GREEN BAY, Wis. (WBAY) - Parents living in a Green Bay neighborhood are outraged and scared to learn two registered sex offenders were scheduled to move in Thursday, and they only learned about it Wednesday night.
Their concern centers on two men deemed sexually violent by the state, but based on a judge's order and a relatively new state law, they must be released in Green Bay.
It's the location that's raising all the questions.
Forty-three-year old Howard Carter and 56-year old Andrew Ashton were both convicted of second degree sexual assault of a child, but court records show a judge issued an order, saying they have fulfilled their time at Sand Ridge Treatment Center, a state facility that houses sexually violent people, and they were scheduled to move into a home on Green Bay's west side Thursday.
Neighbors came to Target 2 Investigates, asking how this is allowed in an area full of young kids and what's being done to alert them in the future.
"Everybody is very scared. We just don't know what to do. We have no idea what to do," says one neighbors, who didn't want to use his name, fearing his family's safety.
The father and homeowner says he and other parents on Liberty Street found out Wednesday night that the two men were moving in less than 24 hours later.
"Literally finding out 13 hours ago via social media gives us no time to educate our children about this and what they do and how this is going to change their life and ours, all of ours," he says. "Our security is gone."
Clearly frustrated and upset, this father has contacted city and state officials.
The response? It's not a violation to have such little notice, nor is it illegal for them to live there.
A Green Bay ordinance requires registered sex offenders seek permission from a city committee to live within 1,500 feet of places where children gather.
The 900 block of Liberty Street, where the offenders are moving, falls into a small group of areas in the city where no permission is needed.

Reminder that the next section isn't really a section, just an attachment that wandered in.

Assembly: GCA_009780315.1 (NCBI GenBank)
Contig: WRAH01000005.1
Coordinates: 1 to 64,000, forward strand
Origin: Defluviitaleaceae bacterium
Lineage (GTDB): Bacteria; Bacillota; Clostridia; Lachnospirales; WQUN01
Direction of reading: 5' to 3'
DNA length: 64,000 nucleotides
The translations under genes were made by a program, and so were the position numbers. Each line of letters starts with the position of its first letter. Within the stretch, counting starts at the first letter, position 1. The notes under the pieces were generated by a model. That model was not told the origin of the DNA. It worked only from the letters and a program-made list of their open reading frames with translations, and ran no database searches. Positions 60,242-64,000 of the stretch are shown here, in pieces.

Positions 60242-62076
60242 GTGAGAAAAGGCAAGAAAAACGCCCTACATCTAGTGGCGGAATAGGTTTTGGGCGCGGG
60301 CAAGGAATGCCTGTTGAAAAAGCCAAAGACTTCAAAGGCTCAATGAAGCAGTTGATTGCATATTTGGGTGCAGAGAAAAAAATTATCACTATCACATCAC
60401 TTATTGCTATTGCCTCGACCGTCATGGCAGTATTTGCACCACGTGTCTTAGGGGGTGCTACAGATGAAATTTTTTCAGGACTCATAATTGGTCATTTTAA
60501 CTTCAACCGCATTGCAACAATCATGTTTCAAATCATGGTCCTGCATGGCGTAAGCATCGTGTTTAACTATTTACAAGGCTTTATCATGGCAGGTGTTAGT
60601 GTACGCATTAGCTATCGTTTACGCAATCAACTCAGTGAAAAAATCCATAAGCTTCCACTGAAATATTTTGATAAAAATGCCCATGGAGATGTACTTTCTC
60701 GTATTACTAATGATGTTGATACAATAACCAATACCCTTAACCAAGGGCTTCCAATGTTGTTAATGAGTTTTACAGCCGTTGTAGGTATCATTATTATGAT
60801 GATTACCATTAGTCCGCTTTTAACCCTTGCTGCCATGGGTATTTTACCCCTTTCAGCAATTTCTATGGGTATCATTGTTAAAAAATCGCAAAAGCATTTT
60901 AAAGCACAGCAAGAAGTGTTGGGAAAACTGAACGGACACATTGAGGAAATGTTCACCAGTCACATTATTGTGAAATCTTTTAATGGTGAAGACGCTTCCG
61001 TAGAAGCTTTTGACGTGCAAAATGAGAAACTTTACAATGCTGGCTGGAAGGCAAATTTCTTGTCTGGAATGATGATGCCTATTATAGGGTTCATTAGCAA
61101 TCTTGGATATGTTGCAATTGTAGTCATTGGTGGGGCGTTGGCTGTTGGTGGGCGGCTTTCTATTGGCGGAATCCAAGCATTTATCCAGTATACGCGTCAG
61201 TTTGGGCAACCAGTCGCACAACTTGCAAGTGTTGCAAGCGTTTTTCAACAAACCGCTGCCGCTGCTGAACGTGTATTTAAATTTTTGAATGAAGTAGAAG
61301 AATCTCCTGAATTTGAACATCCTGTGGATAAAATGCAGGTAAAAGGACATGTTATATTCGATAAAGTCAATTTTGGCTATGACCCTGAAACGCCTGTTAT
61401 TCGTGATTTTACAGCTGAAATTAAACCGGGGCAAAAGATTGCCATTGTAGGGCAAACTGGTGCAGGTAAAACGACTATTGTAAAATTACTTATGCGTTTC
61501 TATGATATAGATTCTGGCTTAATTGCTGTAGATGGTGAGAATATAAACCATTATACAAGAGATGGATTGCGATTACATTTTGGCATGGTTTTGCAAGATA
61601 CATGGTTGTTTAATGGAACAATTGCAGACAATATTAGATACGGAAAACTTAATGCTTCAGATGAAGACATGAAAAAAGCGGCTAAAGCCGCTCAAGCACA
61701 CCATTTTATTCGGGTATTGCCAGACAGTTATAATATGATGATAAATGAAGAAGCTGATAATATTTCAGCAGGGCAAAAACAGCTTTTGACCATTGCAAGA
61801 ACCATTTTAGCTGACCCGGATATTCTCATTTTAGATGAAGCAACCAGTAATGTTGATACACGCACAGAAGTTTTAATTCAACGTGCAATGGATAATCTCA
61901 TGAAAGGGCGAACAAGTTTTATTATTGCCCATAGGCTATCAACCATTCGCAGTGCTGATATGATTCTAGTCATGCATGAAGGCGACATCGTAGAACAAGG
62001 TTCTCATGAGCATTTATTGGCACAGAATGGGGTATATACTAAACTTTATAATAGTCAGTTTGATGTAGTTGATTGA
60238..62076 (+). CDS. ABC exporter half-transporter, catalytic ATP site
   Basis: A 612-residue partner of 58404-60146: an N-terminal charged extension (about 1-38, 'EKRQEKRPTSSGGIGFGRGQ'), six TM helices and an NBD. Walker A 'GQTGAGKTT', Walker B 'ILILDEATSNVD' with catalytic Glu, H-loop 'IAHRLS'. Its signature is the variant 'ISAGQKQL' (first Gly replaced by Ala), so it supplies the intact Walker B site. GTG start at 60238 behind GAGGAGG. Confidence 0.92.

"In this case, there's no need to go before the board," explains Green Bay Police Lt. Rick Belanger. "This is a home that doesn't fall within the ordinance."
"We're not close enough to a park or we're not close enough to a school or not close enough to a daycare, but literally there's nine kids that live on this block and that apparently doesn't matter," says a neighbor, angry.
In this case, because the two men are violent offenders, and under DHS supervision, they are restricted and barely able to leave the home, under what DHS compares to house arrest.
Belanger has been fielding plenty of calls from concerned parents.
"A piece of advice, if I were in the footsteps of those neighbors and overly worried, they should never see these people. And if they do, photograph it and call us," he advises.
A state law, enacted in March of 2018, requires local communities help find housing for sexually violent persons and face fines if they don't.
Liberty Street neighbors say an older couple owned the home last year and didn't know it was sold and being renovated to house sex offenders.
District Alderman Brian Johnson tells us he's taking the concerns to city hall, hoping to create ordinances that would require notification of at least a few weeks and also get Green Bay city officials more involved in placements.
Both Johnson and Belanger say they are working to coordinate a community meeting in the coming days.
But, as of now, that's little relief to current neighbors, who are now considering selling their homes.
"How can I stay?" asks one father.
Late this afternoon, in a statement, a DHS spokesperson says "Local law enforcement is responsible for notifying the community after the court approves an individual's supervised release plan. Community notification may be done in the form of flyers, door-to-door contact, a press release, and/or a community meeting."
DHS also says the release program is intended to keep the community safe, adding, "Unlike the majority of sex offenders, who are released from the Department of Corrections (DOC) to live anywhere they choose, persons placed in the community on supervised release remain under the strict supervision of the Department of Health Services. DHS uses as many measures as possible under the law to protect the community from any potential risk, regardless of whether a person is placed in a rural or urban area. It is important to remember that the 980 program, and supervised release are safeguards to the community. There are tens of thousands of convicted sex offenders living across the state. Right now, there are 50 people living on supervised release.
More than 20 years of experience has shown that supervised release is safer for the community than direct discharge of a patient, who may live where they choose without any supervision at all. Supervised release clients receive the support and structure they need to increase the likelihood of a successful transition into the community, because lifestyle instability, including homelessness, poverty, and unemployment, increase the risk of recidivism."